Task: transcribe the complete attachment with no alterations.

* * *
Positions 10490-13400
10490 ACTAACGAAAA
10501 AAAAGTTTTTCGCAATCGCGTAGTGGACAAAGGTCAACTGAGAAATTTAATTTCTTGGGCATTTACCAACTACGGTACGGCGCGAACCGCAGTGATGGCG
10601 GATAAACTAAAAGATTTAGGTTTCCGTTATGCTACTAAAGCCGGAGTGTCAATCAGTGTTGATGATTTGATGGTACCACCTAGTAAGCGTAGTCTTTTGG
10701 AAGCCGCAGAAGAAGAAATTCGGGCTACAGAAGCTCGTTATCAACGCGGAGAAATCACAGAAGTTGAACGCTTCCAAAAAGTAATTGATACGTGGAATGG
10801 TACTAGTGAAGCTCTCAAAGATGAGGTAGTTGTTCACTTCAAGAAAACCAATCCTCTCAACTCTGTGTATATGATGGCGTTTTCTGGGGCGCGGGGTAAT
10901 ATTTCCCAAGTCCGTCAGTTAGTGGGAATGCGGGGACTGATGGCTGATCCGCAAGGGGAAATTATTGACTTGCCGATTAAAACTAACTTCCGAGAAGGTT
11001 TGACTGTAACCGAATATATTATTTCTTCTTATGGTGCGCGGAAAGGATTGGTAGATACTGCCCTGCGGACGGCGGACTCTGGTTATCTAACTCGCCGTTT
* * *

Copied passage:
Positions 10490-13400
10490 ACTAACGAAAA
10501 AAAAGTTTTTCGCAATCGCGTAGTGGACAAAGGTCAACTGAGAAATTTAATTTCTTGGGCATTTACCAACTACGGTACGGCGCGAACCGCAGTGATGGCG
10601 GATAAACTAAAAGATTTAGGTTTCCGTTATGCTACTAAAGCCGGAGTGTCAATCAGTGTTGATGATTTGATGGTACCACCTAGTAAGCGTAGTCTTTTGG
10701 AAGCCGCAGAAGAAGAAATTCGGGCTACAGAAGCTCGTTATCAACGCGGAGAAATCACAGAAGTTGAACGCTTCCAAAAAGTAATTGATACGTGGAATGG
10801 TACTAGTGAAGCTCTCAAAGATGAGGTAGTTGTTCACTTCAAGAAAACCAATCCTCTCAACTCTGTGTATATGATGGCGTTTTCTGGGGCGCGGGGTAAT
10901 ATTTCCCAAGTCCGTCAGTTAGTGGGAATGCGGGGACTGATGGCTGATCCGCAAGGGGAAATTATTGACTTGCCGATTAAAACTAACTTCCGAGAAGGTT
11001 TGACTGTAACCGAATATATTATTTCTTCTTATGGTGCGCGGAAAGGATTGGTAGATACTGCCCTGCGGACGGCGGACTCTGGTTATCTAACTCGCCGTTT